It wasn’t easy to find that medium, especially when Yost often was torn between trying to instill confidence and discipline.
“In the beginning, it definitely had to be tough for him …,” Moustakas said. “We were young guys; we didn’t really how the big leagues operated …
“We were all running this as a crash course together, and (Yost) in the beginning stages was a lot more hands-on, trying to teach us the way to do things and teach us the right way to go about the game.
“As the years progressed, he kind of let us free, let us kind of roam out a little bit more. And you see what happened. Kind of brought us up the right way.”
Asked what Yost had tangibly done by way of letting go, a grin came over Moustakas.
“I think when he started dancing in the clubhouse,” said Moustakas, who believes that was late last season and remembered thinking, “ ‘All right, we can have some fun now.’ It’s pretty cool. He comes in the clubhouse and hangs out with us (now). It’s fun.”
From Yost’s perspective, everything changed after the wildest of wild-card games, the astonishing comeback against Oakland.
After that, Yost believed one phase of his job was complete.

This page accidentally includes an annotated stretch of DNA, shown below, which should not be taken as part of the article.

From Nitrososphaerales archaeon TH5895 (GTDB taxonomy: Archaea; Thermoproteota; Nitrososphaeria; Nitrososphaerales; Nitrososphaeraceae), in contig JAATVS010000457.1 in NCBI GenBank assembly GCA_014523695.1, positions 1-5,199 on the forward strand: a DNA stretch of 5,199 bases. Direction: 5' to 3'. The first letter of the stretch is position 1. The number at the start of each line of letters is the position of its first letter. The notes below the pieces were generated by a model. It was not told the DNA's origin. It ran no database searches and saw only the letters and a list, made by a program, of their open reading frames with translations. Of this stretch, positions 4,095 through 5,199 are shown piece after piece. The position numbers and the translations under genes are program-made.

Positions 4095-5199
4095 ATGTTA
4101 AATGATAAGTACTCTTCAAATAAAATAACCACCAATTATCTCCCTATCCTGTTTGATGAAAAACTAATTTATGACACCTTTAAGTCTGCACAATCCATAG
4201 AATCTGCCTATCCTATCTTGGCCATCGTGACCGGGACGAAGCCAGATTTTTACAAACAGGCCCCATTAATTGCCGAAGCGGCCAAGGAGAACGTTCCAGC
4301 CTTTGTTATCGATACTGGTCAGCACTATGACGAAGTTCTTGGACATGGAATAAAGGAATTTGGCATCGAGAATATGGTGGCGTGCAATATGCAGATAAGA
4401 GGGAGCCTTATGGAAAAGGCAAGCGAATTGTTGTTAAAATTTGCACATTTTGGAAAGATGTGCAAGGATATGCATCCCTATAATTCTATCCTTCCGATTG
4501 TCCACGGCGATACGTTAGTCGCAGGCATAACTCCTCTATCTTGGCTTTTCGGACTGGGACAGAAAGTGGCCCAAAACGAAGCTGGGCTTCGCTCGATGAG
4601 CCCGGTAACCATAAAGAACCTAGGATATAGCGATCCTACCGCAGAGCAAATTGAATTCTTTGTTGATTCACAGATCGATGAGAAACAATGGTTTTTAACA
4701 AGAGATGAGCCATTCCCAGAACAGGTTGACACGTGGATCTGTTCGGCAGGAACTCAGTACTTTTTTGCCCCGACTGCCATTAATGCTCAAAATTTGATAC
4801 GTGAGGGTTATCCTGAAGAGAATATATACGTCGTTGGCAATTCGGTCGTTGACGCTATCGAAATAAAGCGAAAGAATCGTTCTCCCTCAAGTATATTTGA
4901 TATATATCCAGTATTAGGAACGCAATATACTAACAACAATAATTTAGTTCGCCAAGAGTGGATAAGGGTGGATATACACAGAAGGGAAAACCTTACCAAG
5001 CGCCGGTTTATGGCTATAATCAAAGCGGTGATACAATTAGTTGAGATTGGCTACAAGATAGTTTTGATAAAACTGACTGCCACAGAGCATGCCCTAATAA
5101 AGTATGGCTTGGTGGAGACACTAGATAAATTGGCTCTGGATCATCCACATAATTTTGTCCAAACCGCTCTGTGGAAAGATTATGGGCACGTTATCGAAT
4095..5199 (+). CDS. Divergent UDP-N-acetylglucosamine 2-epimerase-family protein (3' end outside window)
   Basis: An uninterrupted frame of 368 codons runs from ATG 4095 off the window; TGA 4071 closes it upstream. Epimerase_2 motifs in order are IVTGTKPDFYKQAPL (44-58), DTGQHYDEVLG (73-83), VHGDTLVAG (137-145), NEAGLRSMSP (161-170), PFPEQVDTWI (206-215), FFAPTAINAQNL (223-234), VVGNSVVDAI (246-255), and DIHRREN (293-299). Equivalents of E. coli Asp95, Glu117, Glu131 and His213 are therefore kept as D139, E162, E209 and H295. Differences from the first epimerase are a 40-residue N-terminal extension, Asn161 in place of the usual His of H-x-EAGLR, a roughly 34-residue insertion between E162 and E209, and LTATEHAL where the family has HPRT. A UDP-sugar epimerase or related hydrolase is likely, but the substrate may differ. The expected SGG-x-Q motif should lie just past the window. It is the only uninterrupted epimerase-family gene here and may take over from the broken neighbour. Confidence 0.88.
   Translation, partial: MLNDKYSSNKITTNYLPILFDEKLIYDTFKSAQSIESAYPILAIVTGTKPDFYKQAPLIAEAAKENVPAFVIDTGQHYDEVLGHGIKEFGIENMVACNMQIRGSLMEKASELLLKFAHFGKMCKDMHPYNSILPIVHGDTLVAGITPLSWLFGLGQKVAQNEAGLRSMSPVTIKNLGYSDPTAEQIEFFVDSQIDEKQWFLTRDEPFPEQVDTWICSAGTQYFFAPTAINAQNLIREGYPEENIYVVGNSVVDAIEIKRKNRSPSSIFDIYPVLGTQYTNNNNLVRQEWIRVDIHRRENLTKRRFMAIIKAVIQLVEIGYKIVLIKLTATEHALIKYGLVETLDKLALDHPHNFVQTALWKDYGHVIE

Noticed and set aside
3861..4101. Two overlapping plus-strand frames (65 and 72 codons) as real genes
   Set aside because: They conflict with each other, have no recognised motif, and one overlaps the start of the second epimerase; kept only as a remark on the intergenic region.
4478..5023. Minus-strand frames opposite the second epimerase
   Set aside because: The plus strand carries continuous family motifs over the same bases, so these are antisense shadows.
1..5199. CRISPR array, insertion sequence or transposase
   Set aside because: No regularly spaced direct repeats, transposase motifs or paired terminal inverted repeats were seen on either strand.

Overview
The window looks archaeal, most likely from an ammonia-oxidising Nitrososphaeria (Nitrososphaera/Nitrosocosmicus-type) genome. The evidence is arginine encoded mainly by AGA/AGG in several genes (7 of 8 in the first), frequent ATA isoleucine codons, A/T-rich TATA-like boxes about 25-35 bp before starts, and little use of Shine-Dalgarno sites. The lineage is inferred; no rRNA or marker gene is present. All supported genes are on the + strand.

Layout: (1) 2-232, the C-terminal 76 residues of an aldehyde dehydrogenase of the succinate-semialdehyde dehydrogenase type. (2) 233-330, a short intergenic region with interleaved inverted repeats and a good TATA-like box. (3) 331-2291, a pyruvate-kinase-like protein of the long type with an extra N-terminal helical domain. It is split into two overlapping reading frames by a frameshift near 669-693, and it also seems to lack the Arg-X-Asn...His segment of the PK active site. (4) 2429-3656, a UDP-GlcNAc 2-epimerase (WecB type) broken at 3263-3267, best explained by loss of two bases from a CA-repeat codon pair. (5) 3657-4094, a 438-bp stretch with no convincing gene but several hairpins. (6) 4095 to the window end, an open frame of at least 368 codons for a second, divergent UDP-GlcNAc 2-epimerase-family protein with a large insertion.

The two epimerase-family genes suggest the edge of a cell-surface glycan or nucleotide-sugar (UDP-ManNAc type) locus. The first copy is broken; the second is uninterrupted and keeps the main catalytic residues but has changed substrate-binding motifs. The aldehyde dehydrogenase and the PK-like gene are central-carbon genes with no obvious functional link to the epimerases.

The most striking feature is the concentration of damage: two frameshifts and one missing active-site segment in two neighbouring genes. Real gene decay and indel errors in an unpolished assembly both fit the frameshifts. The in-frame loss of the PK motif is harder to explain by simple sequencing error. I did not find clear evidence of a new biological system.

Now, he could just manage the games, instead of constantly playing Dale Carnegie trying to instill positive thinking and belief.
Something changed publicly in Yost after that, too.
He relaxed and let in reporters more, revealing himself more than ever — even in the most blinding of spotlights, the postseason — to be engaging and funny.
He’s handled the All-Star buildup with the same graciousness and thoughtfulness, including the reverence with which he’s talked about the game and how he hated to leave deserving players out and how important it is to win it.
As he considered on Monday the meaning of playing in the All-Star Game, Yost said it “sticks with you for the rest of your life.”
“Everybody from here on out,” he said, “is going to know you as a major-league All-Star.”
He wasn’t talking about himself.
But as he walked through The Westin, the point was made that that now included him.
“Yeah,” he said, flatly.
Then he paused, smiled and said, “Yeah.”
To reach Vahe Gregorian, call 816-234-4868 or send email to firstname.lastname@example.org. Follow him on Twitter at @vgregorian. For previous columns, go to KansasCity.com